Domain      : REMOTECOMPUTER

SID         : S-1-5-21...

FullName    :

Name        : Administrator

Caption : FABRIKAM\Domain Admins

Domain  : FABRIKAM

Name    : Domain Admins

SID     : S-1-5-21...

Improve WMI performance

I’ve run into a final snag, though. When I connect to a remote computer over a slow network connection, I get the group members, but the GetRelated method only outputs one group member at a time. To speed things up, I would prefer to retrieve multiple members at a time; say, in batches of 50 members.

To do this, I need to create a System.Management.EnumerationOptions object, set its BlockSize property to 50, and use this object as the final parameter of the GetRelated method:

$wmiEnumOpts = new-object System.Management.EnumerationOptions

$wmiEnumOpts.BlockSize = 50

$credential = Get-Credential

$computerName = "remotecomputer"

$wmiObject = Get-WMIObject `

  -Class Win32_Group `

  -Filter "LocalAccount=TRUE and SID='S-1-5-32-544'" `

  -ComputerName $computerName `

  -Credential $credential

$wmiObject.GetRelated("Win32_Account","Win32_GroupUser","","",

  "PartComponent","GroupComponent",$FALSE,$wmiEnumOpts)

Now, I get the same output, but it runs faster because the GetRelated method retrieves the local Administrator group’s membership in batches of 50 instead of one at a time.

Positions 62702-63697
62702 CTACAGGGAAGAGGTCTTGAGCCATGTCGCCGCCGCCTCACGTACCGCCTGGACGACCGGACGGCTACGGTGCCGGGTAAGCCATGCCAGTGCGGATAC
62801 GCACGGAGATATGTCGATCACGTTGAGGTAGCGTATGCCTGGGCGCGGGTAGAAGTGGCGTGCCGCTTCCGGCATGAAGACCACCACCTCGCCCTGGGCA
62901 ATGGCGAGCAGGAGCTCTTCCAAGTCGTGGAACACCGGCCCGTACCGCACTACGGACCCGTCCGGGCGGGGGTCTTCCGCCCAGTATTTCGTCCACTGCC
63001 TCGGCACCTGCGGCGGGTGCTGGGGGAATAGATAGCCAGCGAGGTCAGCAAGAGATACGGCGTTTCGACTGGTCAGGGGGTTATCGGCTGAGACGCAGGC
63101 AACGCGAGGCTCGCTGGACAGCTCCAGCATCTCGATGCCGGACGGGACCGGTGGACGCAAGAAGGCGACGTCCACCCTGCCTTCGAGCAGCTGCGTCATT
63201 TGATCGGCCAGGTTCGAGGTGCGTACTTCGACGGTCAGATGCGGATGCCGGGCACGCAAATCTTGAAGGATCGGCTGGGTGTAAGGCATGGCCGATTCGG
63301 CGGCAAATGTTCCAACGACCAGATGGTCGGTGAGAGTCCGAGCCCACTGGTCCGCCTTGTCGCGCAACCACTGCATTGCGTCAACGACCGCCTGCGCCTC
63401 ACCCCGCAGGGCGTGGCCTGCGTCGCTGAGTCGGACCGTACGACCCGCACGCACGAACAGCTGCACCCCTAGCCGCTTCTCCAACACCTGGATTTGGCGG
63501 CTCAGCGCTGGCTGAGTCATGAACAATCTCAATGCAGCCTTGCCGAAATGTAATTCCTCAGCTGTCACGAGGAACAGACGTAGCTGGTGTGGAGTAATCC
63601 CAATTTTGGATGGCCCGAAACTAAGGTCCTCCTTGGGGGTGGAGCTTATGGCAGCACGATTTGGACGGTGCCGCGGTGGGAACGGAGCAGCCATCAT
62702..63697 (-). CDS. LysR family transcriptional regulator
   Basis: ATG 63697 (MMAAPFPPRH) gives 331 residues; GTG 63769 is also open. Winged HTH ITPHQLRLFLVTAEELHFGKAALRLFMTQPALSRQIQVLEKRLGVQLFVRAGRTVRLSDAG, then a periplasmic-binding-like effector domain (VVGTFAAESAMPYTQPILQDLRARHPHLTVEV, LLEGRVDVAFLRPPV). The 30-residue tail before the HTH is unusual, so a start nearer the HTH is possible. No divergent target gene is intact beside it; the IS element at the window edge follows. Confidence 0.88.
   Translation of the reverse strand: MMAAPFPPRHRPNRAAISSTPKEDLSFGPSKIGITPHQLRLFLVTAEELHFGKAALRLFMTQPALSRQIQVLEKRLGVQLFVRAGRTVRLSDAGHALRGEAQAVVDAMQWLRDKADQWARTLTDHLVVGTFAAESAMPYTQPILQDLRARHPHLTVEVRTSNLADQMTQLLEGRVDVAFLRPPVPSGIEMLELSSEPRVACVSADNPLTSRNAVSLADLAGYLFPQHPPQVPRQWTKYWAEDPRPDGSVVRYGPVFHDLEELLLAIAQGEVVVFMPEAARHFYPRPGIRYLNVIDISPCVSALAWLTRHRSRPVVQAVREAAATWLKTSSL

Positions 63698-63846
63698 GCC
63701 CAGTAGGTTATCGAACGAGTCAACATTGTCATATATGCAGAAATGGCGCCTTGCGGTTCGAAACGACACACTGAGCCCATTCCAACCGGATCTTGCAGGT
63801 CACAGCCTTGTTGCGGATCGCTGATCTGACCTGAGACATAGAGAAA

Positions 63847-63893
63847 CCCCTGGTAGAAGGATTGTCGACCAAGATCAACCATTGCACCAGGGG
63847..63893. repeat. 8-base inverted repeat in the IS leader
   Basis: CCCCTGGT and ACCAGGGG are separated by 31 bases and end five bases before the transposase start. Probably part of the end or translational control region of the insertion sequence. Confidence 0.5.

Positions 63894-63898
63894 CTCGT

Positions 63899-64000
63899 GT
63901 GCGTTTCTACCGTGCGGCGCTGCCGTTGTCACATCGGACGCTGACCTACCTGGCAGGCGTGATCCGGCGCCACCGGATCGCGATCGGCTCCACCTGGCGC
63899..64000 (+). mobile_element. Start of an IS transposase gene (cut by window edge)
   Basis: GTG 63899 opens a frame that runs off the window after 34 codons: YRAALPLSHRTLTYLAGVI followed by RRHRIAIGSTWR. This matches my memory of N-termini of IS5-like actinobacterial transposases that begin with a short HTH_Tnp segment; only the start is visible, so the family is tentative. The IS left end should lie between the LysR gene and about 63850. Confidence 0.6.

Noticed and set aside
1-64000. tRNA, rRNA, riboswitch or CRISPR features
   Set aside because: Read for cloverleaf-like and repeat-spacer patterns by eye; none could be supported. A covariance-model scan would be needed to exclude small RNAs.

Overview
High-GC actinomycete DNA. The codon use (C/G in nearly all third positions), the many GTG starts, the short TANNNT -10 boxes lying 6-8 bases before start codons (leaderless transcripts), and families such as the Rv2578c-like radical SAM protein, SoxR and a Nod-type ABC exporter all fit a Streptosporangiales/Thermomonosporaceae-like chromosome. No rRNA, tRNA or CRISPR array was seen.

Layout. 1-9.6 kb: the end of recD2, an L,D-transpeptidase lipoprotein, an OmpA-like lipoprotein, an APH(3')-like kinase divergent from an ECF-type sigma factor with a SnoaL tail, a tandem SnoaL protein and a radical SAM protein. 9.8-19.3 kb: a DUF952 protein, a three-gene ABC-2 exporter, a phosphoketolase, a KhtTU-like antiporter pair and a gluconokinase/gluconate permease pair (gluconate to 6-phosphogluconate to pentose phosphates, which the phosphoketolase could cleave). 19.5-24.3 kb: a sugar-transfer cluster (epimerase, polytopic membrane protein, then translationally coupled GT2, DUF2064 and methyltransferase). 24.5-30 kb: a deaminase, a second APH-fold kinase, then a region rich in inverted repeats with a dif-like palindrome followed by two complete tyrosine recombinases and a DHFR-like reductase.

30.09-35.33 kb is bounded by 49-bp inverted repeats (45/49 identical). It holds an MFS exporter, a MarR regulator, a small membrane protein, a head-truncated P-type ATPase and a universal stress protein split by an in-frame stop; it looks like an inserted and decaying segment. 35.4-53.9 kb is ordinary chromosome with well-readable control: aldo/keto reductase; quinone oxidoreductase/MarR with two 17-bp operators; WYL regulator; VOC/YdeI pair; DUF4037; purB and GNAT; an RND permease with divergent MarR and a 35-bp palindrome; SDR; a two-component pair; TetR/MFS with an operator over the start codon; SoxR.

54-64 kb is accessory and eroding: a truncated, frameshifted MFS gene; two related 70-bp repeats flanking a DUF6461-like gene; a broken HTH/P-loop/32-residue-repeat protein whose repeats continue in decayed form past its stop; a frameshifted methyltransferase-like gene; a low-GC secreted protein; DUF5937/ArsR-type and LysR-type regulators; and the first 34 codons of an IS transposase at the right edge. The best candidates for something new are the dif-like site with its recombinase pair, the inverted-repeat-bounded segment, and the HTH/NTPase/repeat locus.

User friendly output

When I use the GetRelated method, the object instances are output by the default formatter in Windows PowerShell. These output objects provide a lot of detail, but I only want to know three things:

  • The computer name where the local Administrators group resides
  • The name of the Administrators group (in case it’s not in English or has been renamed)
  • The name of the member of the group

To do this, I’ll use the Select-Object cmdlet to output customized objects that contain only the information I want:

$wmiEnumOpts = new-object System.Management.EnumerationOptions

$wmiEnumOpts.BlockSize = 20

$credential = Get-Credential

$computerName = "remotecomputer"

$wmiObject = Get-WMIObject `

  -Class Win32_Group `

  -Filter "LocalAccount=TRUE and SID='S-1-5-32-544'" `

  -ComputerName $computerName `

  -Credential $credential

$groupName = $wmiObject.Name

$wmiObject.GetRelated("Win32_Account","Win32_GroupUser","","",